A Companion to Cultural Geography

A Companion to Cultural Geography

Language: English

Pages: 544

ISBN: 1405175656

Format: PDF / Kindle (mobi) / ePub

A Companion to Cultural Geography brings together original contributions from 35 distinguished international scholars to provide a critical overview of this dynamic and influential field of study.

  • Provides accessible overviews of key themes, debates and controversies from a variety of historical and theoretical vantage points
  • Charts significant changes in cultural geography in the twentieth century as well as the principal approaches that currently animate work in the field
  • A valuable resource not just for geographers but also those working in allied fields who wish to get a clear understanding of the contribution geography is making to cross-disciplinary debates

Voyages and Discoveries: The Principal Navigations, Voyages, Traffiques & Discoveries of the English Nation

Landscape Evolution in the United States: An Introduction to the Geography, Geology, and Natural History

The Journey of Imam Husain

Jeju Island Geopark - A Volcanic Wonder of Korea (Geoheritage, Geoparks and Geotourism)

















has been to define the cultural variables and the other ones as belonging to separate systems and then to ask about the influence of the systems upon one another. (1967: xii–xiii) Taking an ‘ecological’ approach, Geertz explained, would not separate the works of man from the processes of nature, but instead understand them as an integrated whole, since “material interdependencies” would “form a [single] community.” I will revisit these claims later. For my present purposes, what is of interest

Symbolic Landscape (1984) represents geography’s first sustained engagement with Marxism (see Mitchell this volume), while Duncan’s doctoral dissertation from which the ‘Superorganic’ essay (1980) was drawn was a critique born of humanistic geography. It can be argued that this marks a turning-point in cultural geography’s explicit (re)engagement with the discipline of Geography (Sauer himself generally withdrew from disciplinary engagement as Geography in the US, at least, underwent its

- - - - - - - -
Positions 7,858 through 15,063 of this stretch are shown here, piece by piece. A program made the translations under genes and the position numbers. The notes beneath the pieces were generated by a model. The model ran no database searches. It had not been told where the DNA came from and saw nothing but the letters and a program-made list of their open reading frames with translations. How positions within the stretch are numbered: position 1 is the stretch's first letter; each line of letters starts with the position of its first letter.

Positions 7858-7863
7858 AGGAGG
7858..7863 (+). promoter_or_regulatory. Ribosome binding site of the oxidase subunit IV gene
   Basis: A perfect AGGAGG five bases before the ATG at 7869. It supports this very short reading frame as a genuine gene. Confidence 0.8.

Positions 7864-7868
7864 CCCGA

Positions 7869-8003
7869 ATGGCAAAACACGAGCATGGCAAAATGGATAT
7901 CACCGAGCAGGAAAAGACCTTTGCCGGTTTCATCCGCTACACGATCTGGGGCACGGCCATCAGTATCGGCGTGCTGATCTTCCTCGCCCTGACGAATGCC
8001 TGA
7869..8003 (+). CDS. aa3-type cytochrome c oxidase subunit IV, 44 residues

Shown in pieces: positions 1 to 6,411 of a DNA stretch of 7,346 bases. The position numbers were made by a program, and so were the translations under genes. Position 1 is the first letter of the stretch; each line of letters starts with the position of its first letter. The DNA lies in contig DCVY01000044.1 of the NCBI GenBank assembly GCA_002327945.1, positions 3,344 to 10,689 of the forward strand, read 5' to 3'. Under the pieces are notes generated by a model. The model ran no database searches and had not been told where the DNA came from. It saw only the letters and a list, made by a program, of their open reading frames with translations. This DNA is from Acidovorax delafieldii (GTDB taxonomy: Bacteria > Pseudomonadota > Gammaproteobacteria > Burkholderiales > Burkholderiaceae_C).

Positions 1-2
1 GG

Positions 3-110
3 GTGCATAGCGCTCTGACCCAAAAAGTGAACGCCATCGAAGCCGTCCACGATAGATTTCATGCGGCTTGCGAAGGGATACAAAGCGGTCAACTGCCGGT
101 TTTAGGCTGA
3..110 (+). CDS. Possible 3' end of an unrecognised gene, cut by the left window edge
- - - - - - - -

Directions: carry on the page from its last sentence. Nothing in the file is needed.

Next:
history during this period emphasized the interdisciplinary nature of cultural geography, a trend that continues today. The importation into geography of positivist theory, behavioral psychology and highly abstract quantitative methods in the 1960s provoked cultural geographers to challenge the prevailing emphasis on spatial model building. Cultural geographers’ emphasis on the symbolic dimension of human activities, the relevance of historical understanding of societal processes, and a

P. Patton and P. Foss. Sydney: Power Institute. Baudrillard, J. 1986: America, tr. C. Turner. New York: Routledge. Baudrillard, J. 1990: The Transparence of Evil: Essays on Extreme Phenomena, tr. J. J. St. John. London: Routledge. Benko, G. 1997: Introduction: modernity, postmodernity and the social sciences. In G. Benko and U. Strohmayer, eds., Space and Social Theory: Interpreting Modernity and Postmodernity. Oxford: Blackwell, 1–44. Berry, B. and Marble, D. F., eds. 1968: Spatial Analysis: A

Interpretations of Postmodernity. Oxford: Blackwell, 141–61. Olsson, G. 1992. Lines of Power: Limits of Language. Minneapolis: University of Minnesota Press. Ó Tuathail, G. 1996: Critical Geopolitics: The Politics of Writing Global Space. Minneapolis: University of Minnesota Press. Peet, R. 1977: The development of radical geography in the United States. In R. Peet, ed., Radical Geography. Chicago: Maaroufa, 6–30. Peet, R. 1998: Modern Geographic Thought. Oxford: Blackwell. Philo, C. 1991: The

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